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By the men . . . for the 
men in the service 



HUNTING 

SNIPERS 



Original from 






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By Sgt. JOE MCCARTHY, YANK Staff Correspondent 

W ith the Fifth Army in Italy — Most of us were still waiting for 
our first notice from the draft board on the day that Pfc. Milbum 
H. Henke of Hutchinson, Minn., walked down the gangplank at 
Belfast, Northern Ireland, in a 1918 helmet, blouse, necktie, full field 
pack. Ml, gas mask and canvas leggings, and posed on the dock, smiling, 
for pictures that later appeared in practically every newspaper in the 
States. That was Jan. 26, 1942. Henke was the center of all that attention 
because he was the first American soldier in this war to set foot in the 
European theater. 

Henke is back in the States now, reclassified as limited service, with 
an excellent combat record in Tunisia where he served as communica- 
tions sergeant in a rifle company and won the Silver Star. But his old 
outfit, the 1st Battalion of the I33d Infantry in the veteran 34th (Red 
Bull) Division, is still here, finishing its third year overseas and sweating 
out its third straight winter in the front lines. 

Only a few of the original GIs who landed with Henke in Belfast are 
left now — fewer than 60 out of the whole -battalion. In Henke’s old com- 
pany (Baker Company) there are seven. They have more overseas time 
than any other infantrymen in Europe today, because the 1st Battalion 
arrived in Belfast a couple of weeks ahead of the other early Infantry 
units in that first American Expeditionary Force. If you showed them the 
pictures taken on the dock, they would have a hard time recognizing 
themselves. They have almost forgotten what blouses, neckties, gas masks 
and canvas leggings look like. 

Few, if any, infantrymen in any theater of operations have seen more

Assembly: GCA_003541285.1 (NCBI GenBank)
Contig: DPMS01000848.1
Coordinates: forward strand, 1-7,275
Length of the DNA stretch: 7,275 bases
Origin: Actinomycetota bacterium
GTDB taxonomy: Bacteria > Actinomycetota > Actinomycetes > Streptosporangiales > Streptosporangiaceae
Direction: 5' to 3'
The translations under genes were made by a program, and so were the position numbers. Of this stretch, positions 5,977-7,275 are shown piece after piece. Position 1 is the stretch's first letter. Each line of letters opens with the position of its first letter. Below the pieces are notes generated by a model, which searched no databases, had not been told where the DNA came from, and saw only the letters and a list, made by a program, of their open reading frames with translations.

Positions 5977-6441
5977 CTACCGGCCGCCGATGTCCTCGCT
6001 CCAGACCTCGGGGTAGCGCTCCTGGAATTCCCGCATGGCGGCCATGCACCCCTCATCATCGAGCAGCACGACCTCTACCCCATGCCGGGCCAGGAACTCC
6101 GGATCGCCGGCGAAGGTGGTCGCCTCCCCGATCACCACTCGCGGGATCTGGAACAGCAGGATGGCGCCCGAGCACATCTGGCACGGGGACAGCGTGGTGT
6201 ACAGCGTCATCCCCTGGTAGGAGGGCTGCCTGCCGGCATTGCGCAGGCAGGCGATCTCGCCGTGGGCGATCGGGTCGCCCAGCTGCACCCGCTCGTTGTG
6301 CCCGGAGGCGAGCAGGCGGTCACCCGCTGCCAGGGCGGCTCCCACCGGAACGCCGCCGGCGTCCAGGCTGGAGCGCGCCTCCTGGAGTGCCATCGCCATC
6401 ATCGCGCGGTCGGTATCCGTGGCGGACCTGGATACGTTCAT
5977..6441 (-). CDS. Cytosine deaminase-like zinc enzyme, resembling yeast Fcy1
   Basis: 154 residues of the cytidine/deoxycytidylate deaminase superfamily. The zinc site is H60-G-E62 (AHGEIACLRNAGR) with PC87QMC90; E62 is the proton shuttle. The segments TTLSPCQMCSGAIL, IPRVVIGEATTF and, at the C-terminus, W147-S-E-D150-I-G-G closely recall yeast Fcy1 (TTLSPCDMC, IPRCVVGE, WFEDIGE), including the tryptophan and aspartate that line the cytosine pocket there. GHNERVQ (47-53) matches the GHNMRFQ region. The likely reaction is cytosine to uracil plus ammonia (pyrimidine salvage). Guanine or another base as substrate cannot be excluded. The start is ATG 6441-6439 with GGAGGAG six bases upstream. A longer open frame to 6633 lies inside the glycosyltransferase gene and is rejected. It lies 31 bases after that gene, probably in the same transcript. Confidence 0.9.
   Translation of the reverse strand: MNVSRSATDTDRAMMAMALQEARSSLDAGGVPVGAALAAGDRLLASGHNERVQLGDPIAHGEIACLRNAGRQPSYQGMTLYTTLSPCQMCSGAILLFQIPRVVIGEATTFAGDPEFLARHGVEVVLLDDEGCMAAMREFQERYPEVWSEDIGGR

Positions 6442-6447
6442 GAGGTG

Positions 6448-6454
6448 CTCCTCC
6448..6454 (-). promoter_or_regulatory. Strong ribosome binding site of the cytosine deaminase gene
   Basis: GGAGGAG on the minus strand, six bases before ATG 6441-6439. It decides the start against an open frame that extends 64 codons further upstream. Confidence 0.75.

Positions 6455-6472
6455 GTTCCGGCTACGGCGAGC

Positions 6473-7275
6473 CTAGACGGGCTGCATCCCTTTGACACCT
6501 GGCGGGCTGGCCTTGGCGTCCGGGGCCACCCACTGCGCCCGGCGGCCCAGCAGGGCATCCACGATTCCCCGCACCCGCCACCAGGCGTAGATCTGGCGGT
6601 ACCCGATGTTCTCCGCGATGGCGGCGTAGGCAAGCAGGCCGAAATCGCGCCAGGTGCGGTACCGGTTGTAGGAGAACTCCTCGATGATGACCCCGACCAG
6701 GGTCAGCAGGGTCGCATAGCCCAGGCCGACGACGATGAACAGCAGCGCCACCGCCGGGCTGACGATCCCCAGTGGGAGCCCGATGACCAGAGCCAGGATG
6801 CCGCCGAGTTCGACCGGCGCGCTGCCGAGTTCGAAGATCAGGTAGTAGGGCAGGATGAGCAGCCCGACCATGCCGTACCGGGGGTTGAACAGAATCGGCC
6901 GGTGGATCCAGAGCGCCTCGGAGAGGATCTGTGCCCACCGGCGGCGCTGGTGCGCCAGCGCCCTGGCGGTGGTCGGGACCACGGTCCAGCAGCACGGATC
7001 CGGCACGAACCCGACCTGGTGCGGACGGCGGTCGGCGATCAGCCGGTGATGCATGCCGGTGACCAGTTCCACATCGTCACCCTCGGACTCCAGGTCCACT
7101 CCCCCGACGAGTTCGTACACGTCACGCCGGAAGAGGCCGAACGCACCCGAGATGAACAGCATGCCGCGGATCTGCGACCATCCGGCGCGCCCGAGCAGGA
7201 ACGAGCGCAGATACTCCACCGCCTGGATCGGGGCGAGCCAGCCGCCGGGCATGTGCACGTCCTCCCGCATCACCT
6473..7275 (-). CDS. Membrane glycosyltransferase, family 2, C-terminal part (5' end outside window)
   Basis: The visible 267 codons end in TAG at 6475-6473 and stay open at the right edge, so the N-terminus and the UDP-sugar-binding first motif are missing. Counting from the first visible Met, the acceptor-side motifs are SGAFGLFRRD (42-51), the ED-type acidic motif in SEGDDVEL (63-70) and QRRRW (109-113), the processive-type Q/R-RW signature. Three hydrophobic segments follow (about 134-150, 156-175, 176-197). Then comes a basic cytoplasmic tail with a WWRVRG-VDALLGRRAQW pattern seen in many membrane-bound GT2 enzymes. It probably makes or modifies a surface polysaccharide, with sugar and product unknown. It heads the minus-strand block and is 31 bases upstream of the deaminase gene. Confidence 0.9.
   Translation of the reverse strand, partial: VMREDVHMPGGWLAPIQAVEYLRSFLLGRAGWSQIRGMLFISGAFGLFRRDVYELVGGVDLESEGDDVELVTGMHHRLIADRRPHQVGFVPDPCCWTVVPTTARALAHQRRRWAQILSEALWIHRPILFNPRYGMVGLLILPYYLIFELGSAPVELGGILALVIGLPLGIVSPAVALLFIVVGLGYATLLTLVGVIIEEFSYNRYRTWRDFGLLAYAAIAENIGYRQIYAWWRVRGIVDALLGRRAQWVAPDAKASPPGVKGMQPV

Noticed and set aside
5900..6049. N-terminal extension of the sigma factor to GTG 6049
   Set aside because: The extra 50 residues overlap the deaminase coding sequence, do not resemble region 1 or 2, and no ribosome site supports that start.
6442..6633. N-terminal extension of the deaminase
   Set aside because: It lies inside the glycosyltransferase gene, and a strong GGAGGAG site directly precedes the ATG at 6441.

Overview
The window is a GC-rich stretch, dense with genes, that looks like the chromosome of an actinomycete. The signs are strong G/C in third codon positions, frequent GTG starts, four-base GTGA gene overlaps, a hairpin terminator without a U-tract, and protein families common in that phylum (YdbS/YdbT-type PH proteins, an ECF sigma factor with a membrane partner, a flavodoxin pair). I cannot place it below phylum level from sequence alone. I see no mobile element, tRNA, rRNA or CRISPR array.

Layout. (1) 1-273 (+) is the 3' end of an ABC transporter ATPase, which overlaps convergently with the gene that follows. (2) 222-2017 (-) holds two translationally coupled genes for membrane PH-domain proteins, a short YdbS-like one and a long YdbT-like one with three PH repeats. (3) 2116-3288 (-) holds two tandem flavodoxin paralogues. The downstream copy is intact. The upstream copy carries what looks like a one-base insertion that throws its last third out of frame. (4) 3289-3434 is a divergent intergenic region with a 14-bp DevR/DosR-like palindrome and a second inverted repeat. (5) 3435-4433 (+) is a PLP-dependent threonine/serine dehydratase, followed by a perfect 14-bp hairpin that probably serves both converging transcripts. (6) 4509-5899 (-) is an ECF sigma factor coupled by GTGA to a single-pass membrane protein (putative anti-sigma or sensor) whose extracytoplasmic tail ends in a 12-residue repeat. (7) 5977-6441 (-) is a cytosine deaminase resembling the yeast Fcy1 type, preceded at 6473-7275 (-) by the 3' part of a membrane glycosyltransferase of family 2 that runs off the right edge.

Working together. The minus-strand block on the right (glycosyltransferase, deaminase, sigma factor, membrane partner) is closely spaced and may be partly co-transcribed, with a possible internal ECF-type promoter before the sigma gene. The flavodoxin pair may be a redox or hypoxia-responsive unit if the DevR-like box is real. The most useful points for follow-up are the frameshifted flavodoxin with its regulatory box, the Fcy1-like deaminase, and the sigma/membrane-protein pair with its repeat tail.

combat than they have in the last two years. The battalion fought the 
whole Tunisian campaign, including Hill 609, and it has been in the line 
in Italy since late September 1943, with only one rest period that lasted 
more than a month. 

You can get some idea of the terrific physical and mental strain of the 
Italian campaign by comparing the time this battalion has been able to 
rest in the last 15 months with the time it has spent under fire in the 
same period. 

The' battalion landed at Salerno two weeks after D-Day and took over 
a sector from the 45th Division on Sept. 27, 1943. Its men did not get a 
chance to relax from that day until the day after Thanksgiving, when 
they were relieved by the French and brought back to Castelnuovo for# 



S/Sgt. Max Shephard is the other 
His father, Maj. Lloyd 



so (Iowa) man who has stayed with the 
used to be the battalion commander. 



Unatnal t 




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Pvt. Ralph lay it on* of two Waterloo C*owa) man from the original outfit. 
Ho hat more combat stare on hit ribbort* than anyono olto in tho battalion. 



1/Sfl. Evorall Schonbrich of Caooy, Iowa, hat boon with tho outfit from tho 
boginning, too. Sgt. Schonbrich it a m o m bor of Dog Company'! mortar platoon. 



two weeks' rest During those two months of combat, which included two 
bloody crossings of the Volturno and the taking of Ashcan Hill at San 
Mario de Oliveto, they had only one week out of the line — in an area 
under German artillery fire. 

They moved up front on Dec. 11 and stayed there more than two 
months, during which they made five attempts to cross the Rapido River 
in bitter winter weather. Then, on Feb. 22, they were pulled out of the 
Cassino sector and got 21 days off to prepare for a move to Anzio. The 
battalion landed at Anzio on Mar. 25. It did not get another rest until 
June 8, soon after the battalion had advanced on Tarquinia, 18 miles 
ahead of the rest of the Fifth Army, with no flank protection, and had 
wiped out a German bicycle battalion. 

"We made our first contact with the Germans a little after midnight,” 
says Pfc. John F. Weidler of Wichita Falls, Tex., one of the battalion 
headquarters men. “By 4 o'clock the next afternoon it was all over. That 
next night every man in our battalion had a bicycle of his own.”